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Unplanned Surgery in Dually Eligible Beneficiaries for Conditions that Should Be Treated Electively.

Annals of Surgery 2024 May 22
OBJECTIVE: To evaluate the rate of unplanned surgery among dually eligible beneficiaries for surgical conditions that should be treated electively.

SUMMARY BACKGROUND DATA: Access-sensitive surgical conditions (e.g. abdominal aortic aneurysm repair, colectomy for colon cancer, ventral hernia repair) are ideally treated with elective surgery, but when left untreated have a natural history leading to unplanned surgery. Dually eligible beneficiaries may face systematic barriers to access surgical care.

METHODS: Cross-sectional retrospective study of all beneficiaries who were eligible for both Medicare and Medicaid, and underwent surgery for an access-sensitive surgical condition between 2016-2020. We compared the rate of unplanned surgery as well as 30-day mortality, complications and readmissions for dually eligible versus non-dually eligible beneficiaries. Sex, age, race/ethnicity, comorbidities, teaching status, nursing ratio, hospital region and bed size and surgery year were included in the risk-adjustment model.

RESULTS: Out of 853,500 beneficiaries, 118,812 were dually eligible with an average age (SD) of 75.2(7.7) years. Compared to non-dually eligible beneficiaries, dually eligible beneficiaries had a higher rates of unplanned surgery for access-sensitive surgical conditions (45.1% vs. 31.8%, P<0.001), 30-day mortality (2.9% vs. 2.6%, aOR=1.10 (1.07-1.14), P<0.001), complications (23.6% vs. 20.1%, aOR=1.23 (1.20-1.25), P<0.001), and 30-day readmissions (15.5% vs. 12.9%, aOR=1.24 (1.22-1.27), P<0.001). These differences narrowed significantly when evaluating elective procedures only.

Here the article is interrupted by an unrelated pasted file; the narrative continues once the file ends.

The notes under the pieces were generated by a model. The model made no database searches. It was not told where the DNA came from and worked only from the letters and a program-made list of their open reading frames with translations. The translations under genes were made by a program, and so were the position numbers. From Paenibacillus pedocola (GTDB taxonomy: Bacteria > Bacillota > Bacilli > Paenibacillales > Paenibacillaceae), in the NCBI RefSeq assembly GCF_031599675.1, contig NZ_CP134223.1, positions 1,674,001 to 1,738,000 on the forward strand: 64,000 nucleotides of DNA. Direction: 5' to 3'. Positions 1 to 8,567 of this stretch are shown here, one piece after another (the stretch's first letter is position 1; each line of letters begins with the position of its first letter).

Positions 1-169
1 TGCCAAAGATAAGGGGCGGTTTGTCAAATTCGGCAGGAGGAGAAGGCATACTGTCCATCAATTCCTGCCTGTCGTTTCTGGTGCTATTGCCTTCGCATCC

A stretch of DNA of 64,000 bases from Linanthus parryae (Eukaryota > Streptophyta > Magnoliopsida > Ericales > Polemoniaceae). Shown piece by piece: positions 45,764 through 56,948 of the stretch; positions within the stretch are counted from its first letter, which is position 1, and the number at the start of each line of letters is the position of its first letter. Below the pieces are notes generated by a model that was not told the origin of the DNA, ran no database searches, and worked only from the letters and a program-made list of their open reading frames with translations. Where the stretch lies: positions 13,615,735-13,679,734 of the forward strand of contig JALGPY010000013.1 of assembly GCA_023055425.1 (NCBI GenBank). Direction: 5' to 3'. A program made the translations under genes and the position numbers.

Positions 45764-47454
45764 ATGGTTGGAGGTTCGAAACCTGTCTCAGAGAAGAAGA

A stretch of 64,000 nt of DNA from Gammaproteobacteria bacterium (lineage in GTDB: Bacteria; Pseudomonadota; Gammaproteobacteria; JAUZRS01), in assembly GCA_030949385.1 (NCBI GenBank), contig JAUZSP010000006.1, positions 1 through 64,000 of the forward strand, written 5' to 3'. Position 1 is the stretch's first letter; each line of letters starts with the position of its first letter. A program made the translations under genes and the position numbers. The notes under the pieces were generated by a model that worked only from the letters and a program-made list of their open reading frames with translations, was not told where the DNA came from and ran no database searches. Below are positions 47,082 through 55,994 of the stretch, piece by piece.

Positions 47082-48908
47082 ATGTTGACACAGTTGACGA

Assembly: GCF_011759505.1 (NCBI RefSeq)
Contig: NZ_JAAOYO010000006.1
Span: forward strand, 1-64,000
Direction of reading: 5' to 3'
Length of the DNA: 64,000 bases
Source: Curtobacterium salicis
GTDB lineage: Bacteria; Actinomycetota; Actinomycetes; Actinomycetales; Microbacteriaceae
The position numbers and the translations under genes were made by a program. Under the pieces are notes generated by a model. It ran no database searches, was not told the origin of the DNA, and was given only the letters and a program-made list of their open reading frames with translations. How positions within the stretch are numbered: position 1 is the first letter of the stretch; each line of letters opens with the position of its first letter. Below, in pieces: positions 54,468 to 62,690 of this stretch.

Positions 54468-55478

CONCLUSIONS: Dually eligible beneficiaries were more likely to undergo unplanned surgery for access-sensitive surgical conditions, leading to worse rates of mortality, complications and readmissions. Our findings suggest that improving rates of elective surgery for these conditions represents an actionable target to narrow the difference in post-operative outcomes between dually eligible and non-dually eligible beneficiaries.

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